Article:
- Fragile X-associated Disorders
- Treatment & Intervention
- Public Policy & Legislative Advocacy
- Support the NFXF
Marcia Braden, PhD
Psychologist and special education consultant in Colorado Springs who specializes in Fragile X.
Including special needs children in general education classes is grounded in special education law. But however sound the theory and purposeful the law, having special needs students successfully included with typical peers often eludes reality.
The momentum to include students with fragile X syndrome (FXS) in the general education mainstream grew out of the Individuals with Disabilities Education Act (IDEA). The assertion that children with disabilities had a civil right to attend school in their home school setting grew out of Civil Rights litigation.
The emphasis to include students with FXS in general education classrooms has been noted throughout the literature. Perhaps the impetus for this movement comes from the fact that children with FXS have a considerable interest in people—one of the hallmarks of this population is a strong desire to interact socially. This often makes inclusion more viable and increases the success rate.
It is important to remember, however, that levels of affectedness vary from one individual to another, and placement options must include enough flexibility to meet individual needs. There are occasions when inclusion can wind up being restrictive to children with severe needs.
Symons, Clark and Roberts (2001) studied the classroom engagement of elementary school children with FXS and determined that the engagement was strongly related to the environmental and instructional quality propagated by the teachers and classroom. How the teachers structured and arranged the classroom environment was much more important to student engagement than were specific aspects of the child’s Fragile X status, medication use or dual diagnosis. This research clearly defined a number of environmental and instructional factors that are important when choosing a general education classroom.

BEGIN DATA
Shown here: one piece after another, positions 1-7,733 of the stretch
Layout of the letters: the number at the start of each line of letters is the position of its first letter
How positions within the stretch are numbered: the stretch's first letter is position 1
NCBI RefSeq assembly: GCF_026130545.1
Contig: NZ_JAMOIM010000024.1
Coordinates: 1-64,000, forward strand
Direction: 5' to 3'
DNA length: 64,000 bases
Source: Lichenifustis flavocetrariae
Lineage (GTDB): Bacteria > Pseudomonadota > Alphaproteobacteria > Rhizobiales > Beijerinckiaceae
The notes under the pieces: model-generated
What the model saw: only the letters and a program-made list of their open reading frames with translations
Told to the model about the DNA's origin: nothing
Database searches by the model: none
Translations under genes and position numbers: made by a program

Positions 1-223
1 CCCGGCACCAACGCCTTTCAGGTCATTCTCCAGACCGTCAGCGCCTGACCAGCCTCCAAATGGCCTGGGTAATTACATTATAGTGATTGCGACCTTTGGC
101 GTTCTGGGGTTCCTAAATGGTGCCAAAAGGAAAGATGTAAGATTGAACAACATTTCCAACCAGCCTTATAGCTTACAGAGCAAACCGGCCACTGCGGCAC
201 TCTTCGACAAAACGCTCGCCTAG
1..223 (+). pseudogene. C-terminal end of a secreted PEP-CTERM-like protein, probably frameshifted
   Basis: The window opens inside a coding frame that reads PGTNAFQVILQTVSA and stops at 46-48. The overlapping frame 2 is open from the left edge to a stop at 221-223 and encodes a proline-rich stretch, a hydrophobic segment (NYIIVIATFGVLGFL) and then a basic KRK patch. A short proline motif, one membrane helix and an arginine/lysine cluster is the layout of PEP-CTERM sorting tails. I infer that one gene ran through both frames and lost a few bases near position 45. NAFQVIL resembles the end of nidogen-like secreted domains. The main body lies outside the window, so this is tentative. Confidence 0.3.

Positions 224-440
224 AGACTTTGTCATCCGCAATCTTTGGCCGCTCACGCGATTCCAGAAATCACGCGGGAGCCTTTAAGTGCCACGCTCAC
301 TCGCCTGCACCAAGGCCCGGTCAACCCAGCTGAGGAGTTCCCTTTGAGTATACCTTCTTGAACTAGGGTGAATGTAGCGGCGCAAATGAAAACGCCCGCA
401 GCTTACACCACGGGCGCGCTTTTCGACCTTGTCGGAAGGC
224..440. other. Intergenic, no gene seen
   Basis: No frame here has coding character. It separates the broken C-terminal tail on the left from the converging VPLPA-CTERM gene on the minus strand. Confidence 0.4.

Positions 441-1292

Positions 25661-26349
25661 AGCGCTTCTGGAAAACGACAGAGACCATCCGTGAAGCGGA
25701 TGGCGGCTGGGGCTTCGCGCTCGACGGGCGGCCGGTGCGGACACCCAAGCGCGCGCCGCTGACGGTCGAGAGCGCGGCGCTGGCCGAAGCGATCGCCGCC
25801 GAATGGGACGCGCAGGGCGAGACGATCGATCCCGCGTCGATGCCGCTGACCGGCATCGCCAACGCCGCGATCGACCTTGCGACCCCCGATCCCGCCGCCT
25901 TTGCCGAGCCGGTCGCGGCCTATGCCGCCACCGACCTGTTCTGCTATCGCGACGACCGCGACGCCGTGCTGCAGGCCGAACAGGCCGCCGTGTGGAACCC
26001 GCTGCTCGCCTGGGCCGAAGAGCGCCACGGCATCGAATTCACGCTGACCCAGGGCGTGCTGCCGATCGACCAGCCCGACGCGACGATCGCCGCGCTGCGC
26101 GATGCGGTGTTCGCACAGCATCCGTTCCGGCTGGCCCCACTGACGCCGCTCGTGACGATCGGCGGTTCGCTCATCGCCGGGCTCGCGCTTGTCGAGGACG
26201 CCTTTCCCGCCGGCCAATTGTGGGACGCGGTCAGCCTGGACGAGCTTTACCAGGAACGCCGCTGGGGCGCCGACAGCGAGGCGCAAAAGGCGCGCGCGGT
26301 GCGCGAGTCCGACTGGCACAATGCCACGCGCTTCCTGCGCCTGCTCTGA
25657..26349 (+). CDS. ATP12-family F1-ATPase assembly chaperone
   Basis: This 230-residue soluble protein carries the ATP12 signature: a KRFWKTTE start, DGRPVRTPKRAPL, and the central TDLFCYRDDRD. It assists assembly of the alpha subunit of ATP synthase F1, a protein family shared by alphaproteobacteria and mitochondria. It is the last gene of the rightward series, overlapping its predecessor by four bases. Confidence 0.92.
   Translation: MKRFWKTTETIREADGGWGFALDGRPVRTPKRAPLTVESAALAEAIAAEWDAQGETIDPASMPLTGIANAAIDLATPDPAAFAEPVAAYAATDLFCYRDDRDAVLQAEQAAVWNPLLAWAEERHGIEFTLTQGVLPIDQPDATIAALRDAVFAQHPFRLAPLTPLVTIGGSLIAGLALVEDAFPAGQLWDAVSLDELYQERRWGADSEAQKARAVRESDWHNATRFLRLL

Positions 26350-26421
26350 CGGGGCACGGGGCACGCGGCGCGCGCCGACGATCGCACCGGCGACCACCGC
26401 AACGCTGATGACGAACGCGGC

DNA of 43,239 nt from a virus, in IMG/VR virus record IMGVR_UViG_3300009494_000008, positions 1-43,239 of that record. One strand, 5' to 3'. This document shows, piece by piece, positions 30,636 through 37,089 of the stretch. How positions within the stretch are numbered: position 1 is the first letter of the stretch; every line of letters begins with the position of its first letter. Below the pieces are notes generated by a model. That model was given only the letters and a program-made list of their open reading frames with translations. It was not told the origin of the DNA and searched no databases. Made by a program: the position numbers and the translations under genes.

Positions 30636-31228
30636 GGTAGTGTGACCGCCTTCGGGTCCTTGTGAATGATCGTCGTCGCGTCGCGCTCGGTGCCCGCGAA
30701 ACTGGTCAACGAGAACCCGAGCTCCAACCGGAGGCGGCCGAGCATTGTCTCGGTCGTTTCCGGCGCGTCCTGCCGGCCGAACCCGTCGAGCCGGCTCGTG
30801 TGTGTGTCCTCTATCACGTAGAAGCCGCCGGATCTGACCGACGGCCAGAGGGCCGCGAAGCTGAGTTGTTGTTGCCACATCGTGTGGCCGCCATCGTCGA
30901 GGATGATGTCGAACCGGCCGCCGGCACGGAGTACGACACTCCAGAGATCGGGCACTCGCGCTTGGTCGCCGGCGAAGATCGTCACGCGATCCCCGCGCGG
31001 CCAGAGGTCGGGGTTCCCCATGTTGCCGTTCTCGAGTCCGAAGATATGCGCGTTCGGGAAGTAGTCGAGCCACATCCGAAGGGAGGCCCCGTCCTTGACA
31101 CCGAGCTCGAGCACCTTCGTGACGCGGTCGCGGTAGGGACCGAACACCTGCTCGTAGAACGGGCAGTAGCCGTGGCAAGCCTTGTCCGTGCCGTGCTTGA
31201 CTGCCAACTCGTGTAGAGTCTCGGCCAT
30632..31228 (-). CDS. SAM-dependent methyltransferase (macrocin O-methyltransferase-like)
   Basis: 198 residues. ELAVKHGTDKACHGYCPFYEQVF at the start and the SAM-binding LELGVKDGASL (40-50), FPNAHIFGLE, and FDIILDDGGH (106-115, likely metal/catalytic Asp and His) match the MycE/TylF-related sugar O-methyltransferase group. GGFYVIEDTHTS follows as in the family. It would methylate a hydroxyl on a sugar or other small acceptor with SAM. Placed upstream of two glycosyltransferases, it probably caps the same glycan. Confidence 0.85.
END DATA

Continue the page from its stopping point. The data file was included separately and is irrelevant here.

Successful inclusion cannot be accomplished without a systematic, sequential process. Just placing the student with FXS in a genera
l education classroom with a para-professional close by does not necessarily constitute success. Likewise, the mere placement or proximity to typical peers is insufficient in achieving an appropriate education for students with FXS.
In order to design effective outcomes, the parents and school team must define the purpose of the inclusion. In other words, there must be a reason for the student to be included. Otherwise, the time spent in the general education classroom may reduce the time needed for other services that are often equally or more important to the child’s individual educational needs. The chart that follows defines a number of the necessary supports given specific targeted outcomes associated with the inclusion of an individual with FXS.
After the desired outcome is established, the team needs to design certain strategies to assist the student to be successful in the general education classroom. If the intended outcome is for the student aims to participate in the general education curriculum, it is often important to prime or pre-teach certain concepts or lessons beforehand. Collaboration between the special education and general education staff is critical to accomplish this level of coordination. When effectively done, this priming will help link individual instruction into larger group activities. This can also be effective when the desired outcome is to increase social interactions with typical peers.